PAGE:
“We are at the tipping point of institutional decentralisation, enabled by blockchains.”
The Economics of Technology
From the birth of civilisation, power has been centralised. 5000 years ago civilisation came into being, with the centralisation of power through leaders, kings, emperors and dynastic rulers. Blockchain could change how we interact online, who controls our information, and shift the incentives that guide businesses and cooperative systems. This change has the potential to automate, and disintermediate, the institutions and services that underpin civilisation and therefore the way we live.
“We are at the tipping point of institutional decentralisation, enabled by blockchains,” said Professor Jason Potts from the RMIT Blockchain Innovation Hub.
Jason Potts is Professor of Economics at RMIT University, and Director of the Blockchain Innovation Hub, the first social science research institute on Blockchain in the world. In 2017, he was inducted as a Fellow of the Academy of Social Sciences of Australia. Jason is one of Australia's leading technology economists, specialising in economic growth, innovation and institutions, as well as the economics of creative industries, intellectual property and cities. He has written five books and published over 80 articles, and is a regular media commentator. Currently, he is the Vice-President of the International Joseph A. Schumpeter Society, an Adjunct Fellow at the Institute of Public Affairs, and Editor of the Journal of Institutional Economics.
The blockchain is a digital, decentralised, distributed ledger. Most explanations for the importance of the blockchain start with Bitcoin and the history of money. Money is just the first use case of the blockchain. Its use has now widened and is finding use cases where other digital repositories are centralised. The simple ledger has become a focus. It might seem strange that a ledger – a dull and practical document associated mainly with accounting – would be described as a revolutionary technology. But the blockchain matters because ledgers matter.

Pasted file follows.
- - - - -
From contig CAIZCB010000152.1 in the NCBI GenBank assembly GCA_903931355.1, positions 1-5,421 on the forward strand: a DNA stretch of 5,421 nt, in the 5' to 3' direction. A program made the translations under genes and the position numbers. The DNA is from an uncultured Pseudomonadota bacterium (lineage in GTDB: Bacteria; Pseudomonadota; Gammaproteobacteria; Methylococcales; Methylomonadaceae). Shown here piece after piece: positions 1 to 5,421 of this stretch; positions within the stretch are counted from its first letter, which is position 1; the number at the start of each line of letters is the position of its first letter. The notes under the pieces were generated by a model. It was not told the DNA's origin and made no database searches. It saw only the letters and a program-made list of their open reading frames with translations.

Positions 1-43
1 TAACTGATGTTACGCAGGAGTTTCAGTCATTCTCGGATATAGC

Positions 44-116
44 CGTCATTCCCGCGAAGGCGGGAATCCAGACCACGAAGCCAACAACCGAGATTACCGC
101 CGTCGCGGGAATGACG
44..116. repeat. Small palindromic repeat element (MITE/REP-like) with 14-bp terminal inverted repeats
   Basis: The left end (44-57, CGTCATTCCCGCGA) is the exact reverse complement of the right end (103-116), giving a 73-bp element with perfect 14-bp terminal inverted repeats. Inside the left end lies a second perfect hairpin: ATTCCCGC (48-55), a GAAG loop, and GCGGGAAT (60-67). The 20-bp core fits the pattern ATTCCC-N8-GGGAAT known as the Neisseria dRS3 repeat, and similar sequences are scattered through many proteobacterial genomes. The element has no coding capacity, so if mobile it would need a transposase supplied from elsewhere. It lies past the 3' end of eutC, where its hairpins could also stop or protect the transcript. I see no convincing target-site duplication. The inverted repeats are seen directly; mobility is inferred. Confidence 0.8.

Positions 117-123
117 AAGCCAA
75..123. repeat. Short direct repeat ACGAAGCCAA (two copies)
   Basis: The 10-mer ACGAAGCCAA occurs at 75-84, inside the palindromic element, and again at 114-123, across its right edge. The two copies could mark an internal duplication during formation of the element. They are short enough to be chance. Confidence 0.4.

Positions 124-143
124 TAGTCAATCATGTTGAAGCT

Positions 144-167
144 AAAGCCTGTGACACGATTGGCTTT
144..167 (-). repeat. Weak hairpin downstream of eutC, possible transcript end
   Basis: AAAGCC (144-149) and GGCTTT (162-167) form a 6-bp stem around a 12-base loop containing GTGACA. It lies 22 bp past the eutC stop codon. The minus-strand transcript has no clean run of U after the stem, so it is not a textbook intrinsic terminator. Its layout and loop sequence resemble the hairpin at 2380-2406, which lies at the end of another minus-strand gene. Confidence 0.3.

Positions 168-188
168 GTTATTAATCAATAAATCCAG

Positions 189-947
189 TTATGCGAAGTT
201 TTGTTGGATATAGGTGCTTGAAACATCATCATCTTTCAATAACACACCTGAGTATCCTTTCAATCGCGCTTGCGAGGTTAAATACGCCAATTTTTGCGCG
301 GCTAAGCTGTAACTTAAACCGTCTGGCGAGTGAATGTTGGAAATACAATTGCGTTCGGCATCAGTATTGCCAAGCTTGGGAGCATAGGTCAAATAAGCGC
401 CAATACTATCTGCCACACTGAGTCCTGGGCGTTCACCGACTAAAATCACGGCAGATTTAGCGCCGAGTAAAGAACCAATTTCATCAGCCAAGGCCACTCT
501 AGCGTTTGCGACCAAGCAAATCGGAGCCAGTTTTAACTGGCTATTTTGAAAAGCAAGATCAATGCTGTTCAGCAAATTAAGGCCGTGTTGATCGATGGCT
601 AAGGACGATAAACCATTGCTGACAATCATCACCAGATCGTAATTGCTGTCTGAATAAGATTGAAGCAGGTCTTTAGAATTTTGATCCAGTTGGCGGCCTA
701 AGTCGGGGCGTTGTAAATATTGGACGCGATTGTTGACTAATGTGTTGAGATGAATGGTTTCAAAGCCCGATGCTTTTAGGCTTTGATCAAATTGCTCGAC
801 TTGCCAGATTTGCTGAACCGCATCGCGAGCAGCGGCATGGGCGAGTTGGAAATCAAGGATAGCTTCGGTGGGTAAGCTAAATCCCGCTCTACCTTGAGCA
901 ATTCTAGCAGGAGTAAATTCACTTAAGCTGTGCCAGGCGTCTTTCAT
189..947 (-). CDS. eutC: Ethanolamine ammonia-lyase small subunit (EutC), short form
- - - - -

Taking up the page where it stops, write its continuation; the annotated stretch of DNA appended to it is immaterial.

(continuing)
- Ledgers confirm ownership
- Ledgers confirm identity
- Ledgers confirm status
- Ledgers confirm authority
At their most fundamental level, ledgers map economic and social relationships. But blockchains compete against firms and governments who have been the custodians of centralised ledgers. The blockchain is an institutional technology. It is a new way to maintain a ledger – that coordinates economic activity – distinct from firms and governments. A blockchain economy puts pressure on government processes in a whole host of ways, from taxation, to regulation, to service delivery.
Ledgers are so pervasive, and the possible applications of the blockchain so all-encompassing, that some of the most fundamental principles governing our society are up for grabs.
“It's society, Jim, but not as we know it!”
DB Results’ Digital Insights Series
This week DB Results successfully hosted the fourth symposium, “The Smarter Digital World”, in their Digital Insights Series. It was an honour to have Jason Potts speak about the future of Blockchain economy at this event.
The Digital Insight series, held quarterly in both Sydney and Melbourne, is aimed at bringing a deeper understanding of the Digital Age and how organisations are responding around the globe. Our intent is to help business leaders better understand the challenges they are facing and how to respond successfully to bring digital to the core of their organisations.
The next symposium is slated for March 2018. If you would like to attend one of our fascinating Thought Leadership events, please contact us at firstname.lastname@example.org.